Deposits of over 100,000 euro are likely to be hit in the event of future European bank collapses. Discussions on the controversial bank resolution regime are due to intensify this week in Brussels. Under a compromise text proposed by the Irish presidency, uninsured deposits of over 100,000 euro would be bailed in in the event that a bank is resolved.
Tue, May 7, 2013
Deposits of over €100,000 are likely to be hit in the event of future European bank collapses, according to a proposal put forward by the Irish presidency of the European Council ahead of a key meeting of finance ministers next week.
Discussions on the controversial bank resolution regime, which is likely to see savers with deposits over €100,000 “bailed in” as part of future bank wind-downs, are due to intensify this week in Brussels, ahead of Tuesday’s meeting, which will be chaired by Minister for Finance, Michael Noonan.
“We will try to get some guidance from Ministers about the possible design of the bailout tool,” one EU official said yesterday.
Under a compromise text proposed by the Irish presidency, uninsured deposits of over €100,000 would be bailed in in the event that a bank is resolved, but depositors would rank higher than other creditors in the event of a wind-down.
In this scenario – known as “deposit preference” – depositors would rank at the very end of the process, with other creditors first absorbing losses.
However, some member states have not ruled out the possibility that insured deposits, i.e. deposits under €100,000, would be forced to bear losses in the event of a bank collapse even though these deposits would be likely to be protected by the deposit guarantee scheme.
However, the explicit exclusion of insured deposits from future “bail-ins” could in fact be included in the final text, according to some sources, with some MEPs in particular keen to include such a provision.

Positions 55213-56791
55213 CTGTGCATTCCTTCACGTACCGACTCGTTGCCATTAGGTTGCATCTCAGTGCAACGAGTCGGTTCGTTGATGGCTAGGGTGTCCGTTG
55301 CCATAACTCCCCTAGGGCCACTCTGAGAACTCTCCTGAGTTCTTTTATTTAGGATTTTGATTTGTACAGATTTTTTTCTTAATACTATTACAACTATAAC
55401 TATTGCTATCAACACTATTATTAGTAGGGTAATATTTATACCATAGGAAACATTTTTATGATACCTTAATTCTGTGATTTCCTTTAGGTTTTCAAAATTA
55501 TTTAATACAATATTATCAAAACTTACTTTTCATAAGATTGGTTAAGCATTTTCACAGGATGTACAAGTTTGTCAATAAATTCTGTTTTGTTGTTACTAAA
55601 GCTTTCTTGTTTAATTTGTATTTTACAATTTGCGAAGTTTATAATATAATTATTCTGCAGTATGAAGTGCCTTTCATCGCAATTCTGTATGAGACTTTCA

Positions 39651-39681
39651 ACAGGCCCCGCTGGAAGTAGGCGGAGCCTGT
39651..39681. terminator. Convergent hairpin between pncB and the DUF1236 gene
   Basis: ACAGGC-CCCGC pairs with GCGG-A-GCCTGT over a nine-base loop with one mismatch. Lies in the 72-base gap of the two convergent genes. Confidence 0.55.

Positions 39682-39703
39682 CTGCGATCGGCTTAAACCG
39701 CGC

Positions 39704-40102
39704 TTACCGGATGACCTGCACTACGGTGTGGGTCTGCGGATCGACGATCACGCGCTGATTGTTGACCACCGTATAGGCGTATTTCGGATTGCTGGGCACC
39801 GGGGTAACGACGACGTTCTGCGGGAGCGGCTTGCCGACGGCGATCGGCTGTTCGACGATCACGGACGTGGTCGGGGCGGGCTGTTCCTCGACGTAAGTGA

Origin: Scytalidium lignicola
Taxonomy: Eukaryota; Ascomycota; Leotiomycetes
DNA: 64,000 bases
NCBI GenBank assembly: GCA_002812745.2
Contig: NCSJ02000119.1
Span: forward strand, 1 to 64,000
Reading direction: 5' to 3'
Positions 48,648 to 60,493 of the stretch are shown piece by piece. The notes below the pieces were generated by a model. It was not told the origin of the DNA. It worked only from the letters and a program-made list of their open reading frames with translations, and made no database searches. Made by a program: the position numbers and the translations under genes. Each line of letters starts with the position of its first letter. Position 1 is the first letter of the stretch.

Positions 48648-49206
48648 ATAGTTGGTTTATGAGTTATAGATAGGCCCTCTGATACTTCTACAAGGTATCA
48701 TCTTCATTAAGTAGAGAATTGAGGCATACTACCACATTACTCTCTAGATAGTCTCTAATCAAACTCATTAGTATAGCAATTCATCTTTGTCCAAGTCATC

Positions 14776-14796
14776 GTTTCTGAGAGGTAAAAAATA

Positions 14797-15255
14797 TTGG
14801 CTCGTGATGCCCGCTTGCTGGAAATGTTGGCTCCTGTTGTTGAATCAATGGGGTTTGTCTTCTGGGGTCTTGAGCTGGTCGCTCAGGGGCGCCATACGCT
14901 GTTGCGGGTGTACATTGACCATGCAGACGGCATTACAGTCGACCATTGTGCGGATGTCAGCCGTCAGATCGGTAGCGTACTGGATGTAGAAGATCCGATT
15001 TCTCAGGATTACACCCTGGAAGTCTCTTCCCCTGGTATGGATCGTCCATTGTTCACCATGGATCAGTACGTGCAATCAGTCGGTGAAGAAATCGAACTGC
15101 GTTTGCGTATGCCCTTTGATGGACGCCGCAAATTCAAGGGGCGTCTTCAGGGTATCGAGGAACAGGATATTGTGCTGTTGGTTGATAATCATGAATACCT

Significant differences still remain between states on the issue, with some countries calling for greater flexibility as regards the application of the new rules on a national basis, including the possibility that individual countries could be permitted to exempt large depositors from losses if a bank fails.
The introduction of an EU-wide bank resolution process, which would govern how banks are wound down, is a key strand of the EU’s plan for a pan-European banking union, which was endorsed by EU leaders at last June’s summit.
However, the chaotic Cyprus bailout instilled the issue with greater urgency, with EU lawmakers now keen to provide clarity around bank collapses.
Moving the burden
This year Jeroen Dijsselbloem, head of the group of 17 euro zone finance ministers, said that losses on bondholders and depositors could form part of future bank bailouts as euro zone officials seek to move the burden of bailouts away from taxpayers – as was the case in the Irish bailout – and on to private investors.
The European Commission argues that this switch from so-called “bailouts” to “bail-ins” would result in an allocation of losses that would not be worse than the losses that shareholders and creditors would have suffered in regular insolvency proceedings that apply to other private companies.
While the inclusion of large savers in future bank bailouts is now widely accepted, significant differences still remain between member states.
While the new rules governing bank resolution were first intended to come into place in 2018, since the Cypriot bailout there have been calls from senior EU figures such as European Central Bank president Mario Draghi and EU economics affairs commissioner Olli Rehn to introduce the new regime as early as 2015.
The Irish presidency of the European Council is hoping to reach a common position by the end of next month.
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